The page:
Lionfish are some incredible creatures. With brown or maroon stripes lining their bodies, these animals have various spiky rays and spines ready to intimidate would-be predators and threaten whatever sea creature they decide to hunt.
- Young lionfish can be as small as one inch
- Adult lionfish can grow to 18 inches
- Lionfish have no known predators
As predatory animals, lionfish often corner their lunch before swallowing it on one giant gulp. Plus, with a set of 18 venomous spines, the animal can be a threat to unsuspecting swimmers — who could experience throbbing pain and a heart attack after being stung.
With some much power packed inside this 18-inch fish, it’s easy to be impressed and scared by the lionfish.
The Lionfish and Our Oceans’ Health
As a remarkably powerful hunter with no known predators, the lionfish consumes over 50 species of fish. That may not seem like a lot compared to other sea creatures such as the killer whale (which has been observed targeting more than 140 species of animals), but the lionfish isn’t like other ocean predators: it’s an invasive species.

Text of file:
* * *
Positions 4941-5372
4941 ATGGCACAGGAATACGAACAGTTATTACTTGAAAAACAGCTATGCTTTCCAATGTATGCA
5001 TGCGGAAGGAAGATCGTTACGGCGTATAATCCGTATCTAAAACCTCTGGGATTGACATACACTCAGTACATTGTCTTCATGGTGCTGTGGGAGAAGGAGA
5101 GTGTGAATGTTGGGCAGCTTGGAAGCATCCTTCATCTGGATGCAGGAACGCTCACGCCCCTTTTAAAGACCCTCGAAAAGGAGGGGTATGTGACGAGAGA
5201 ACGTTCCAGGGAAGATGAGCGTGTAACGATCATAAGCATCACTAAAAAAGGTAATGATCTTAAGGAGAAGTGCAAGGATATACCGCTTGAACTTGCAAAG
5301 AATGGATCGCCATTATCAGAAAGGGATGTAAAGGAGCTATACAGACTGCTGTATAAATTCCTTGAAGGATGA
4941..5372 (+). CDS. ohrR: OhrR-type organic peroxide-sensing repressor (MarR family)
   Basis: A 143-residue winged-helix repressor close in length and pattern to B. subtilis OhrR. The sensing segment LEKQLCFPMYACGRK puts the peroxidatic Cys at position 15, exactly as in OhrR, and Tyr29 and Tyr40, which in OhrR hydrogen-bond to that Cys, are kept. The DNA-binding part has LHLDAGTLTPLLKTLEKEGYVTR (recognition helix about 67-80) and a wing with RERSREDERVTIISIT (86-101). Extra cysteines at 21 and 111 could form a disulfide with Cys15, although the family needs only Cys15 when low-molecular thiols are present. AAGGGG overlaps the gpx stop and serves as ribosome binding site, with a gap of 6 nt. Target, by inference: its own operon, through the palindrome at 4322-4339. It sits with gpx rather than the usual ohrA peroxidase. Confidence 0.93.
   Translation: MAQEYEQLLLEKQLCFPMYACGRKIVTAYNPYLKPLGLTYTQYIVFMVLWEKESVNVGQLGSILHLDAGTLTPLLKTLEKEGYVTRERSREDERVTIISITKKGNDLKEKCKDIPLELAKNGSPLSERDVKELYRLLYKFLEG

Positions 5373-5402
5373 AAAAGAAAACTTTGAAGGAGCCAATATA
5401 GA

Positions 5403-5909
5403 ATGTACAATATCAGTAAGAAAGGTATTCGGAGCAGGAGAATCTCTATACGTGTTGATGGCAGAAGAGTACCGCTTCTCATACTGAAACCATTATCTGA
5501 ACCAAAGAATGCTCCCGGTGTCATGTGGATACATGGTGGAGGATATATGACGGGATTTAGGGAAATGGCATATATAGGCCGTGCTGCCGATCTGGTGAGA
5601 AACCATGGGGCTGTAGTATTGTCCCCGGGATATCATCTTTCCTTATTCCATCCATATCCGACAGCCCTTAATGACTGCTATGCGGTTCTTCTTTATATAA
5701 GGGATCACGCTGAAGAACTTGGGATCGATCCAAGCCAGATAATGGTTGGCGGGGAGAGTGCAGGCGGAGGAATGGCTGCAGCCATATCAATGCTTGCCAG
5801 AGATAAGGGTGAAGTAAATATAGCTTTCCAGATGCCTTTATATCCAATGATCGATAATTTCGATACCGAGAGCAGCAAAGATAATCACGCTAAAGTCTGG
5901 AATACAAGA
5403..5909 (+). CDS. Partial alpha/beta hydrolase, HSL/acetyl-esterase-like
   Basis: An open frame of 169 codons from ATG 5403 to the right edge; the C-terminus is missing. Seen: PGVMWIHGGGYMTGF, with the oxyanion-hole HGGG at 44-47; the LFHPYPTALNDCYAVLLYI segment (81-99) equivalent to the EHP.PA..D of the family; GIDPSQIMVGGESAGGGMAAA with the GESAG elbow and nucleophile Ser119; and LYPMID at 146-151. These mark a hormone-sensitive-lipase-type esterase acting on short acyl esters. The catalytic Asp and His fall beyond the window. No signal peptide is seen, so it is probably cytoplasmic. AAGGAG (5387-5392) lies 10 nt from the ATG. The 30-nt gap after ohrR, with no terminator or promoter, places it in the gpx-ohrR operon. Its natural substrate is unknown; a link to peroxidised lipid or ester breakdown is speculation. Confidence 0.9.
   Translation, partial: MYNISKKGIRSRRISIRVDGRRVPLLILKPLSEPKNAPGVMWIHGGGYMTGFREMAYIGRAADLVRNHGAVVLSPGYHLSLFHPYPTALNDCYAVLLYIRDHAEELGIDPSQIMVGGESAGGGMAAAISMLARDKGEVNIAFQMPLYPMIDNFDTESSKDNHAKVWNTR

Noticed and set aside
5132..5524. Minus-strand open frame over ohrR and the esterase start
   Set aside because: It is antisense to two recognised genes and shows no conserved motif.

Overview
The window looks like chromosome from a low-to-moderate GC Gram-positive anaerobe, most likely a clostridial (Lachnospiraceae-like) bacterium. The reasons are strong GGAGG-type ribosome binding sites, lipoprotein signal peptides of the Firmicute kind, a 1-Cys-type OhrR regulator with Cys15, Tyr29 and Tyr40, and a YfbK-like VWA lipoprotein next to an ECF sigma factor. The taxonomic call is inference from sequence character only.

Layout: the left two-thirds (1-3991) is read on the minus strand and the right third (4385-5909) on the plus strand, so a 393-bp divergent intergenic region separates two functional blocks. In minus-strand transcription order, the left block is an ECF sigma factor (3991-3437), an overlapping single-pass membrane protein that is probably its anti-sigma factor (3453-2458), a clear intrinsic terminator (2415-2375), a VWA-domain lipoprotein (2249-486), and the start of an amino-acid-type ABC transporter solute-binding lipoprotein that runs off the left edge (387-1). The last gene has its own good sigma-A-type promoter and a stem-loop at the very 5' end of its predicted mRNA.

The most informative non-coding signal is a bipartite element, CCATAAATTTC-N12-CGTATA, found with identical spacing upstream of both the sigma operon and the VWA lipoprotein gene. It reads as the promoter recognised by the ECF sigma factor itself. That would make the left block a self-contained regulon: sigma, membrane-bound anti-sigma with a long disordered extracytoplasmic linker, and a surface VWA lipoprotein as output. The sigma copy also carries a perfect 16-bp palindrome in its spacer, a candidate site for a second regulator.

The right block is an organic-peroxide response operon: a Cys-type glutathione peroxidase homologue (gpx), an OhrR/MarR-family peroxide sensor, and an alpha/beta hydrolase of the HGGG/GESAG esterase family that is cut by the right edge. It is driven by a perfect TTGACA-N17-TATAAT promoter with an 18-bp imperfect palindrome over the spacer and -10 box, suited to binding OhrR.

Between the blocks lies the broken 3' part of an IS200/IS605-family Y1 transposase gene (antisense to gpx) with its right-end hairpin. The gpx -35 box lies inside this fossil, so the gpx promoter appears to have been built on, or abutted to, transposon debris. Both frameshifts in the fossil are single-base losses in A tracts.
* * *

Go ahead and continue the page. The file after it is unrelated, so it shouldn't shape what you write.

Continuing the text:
- Lionfish were first reported on the Florida coast in 1985
- By competing for food, lionfish threaten Florida’s local predatory fish, such as groupers
Lionfish are native to the South Pacific and Indian Oceans, but the creatures have taken over huge swaths of the southeastern U.S., ranging from Florida’s coasts to North Carolina. And since they are such good hunters, some scientists worry that lionfish threaten the health of non-native zones by destroying local sea life.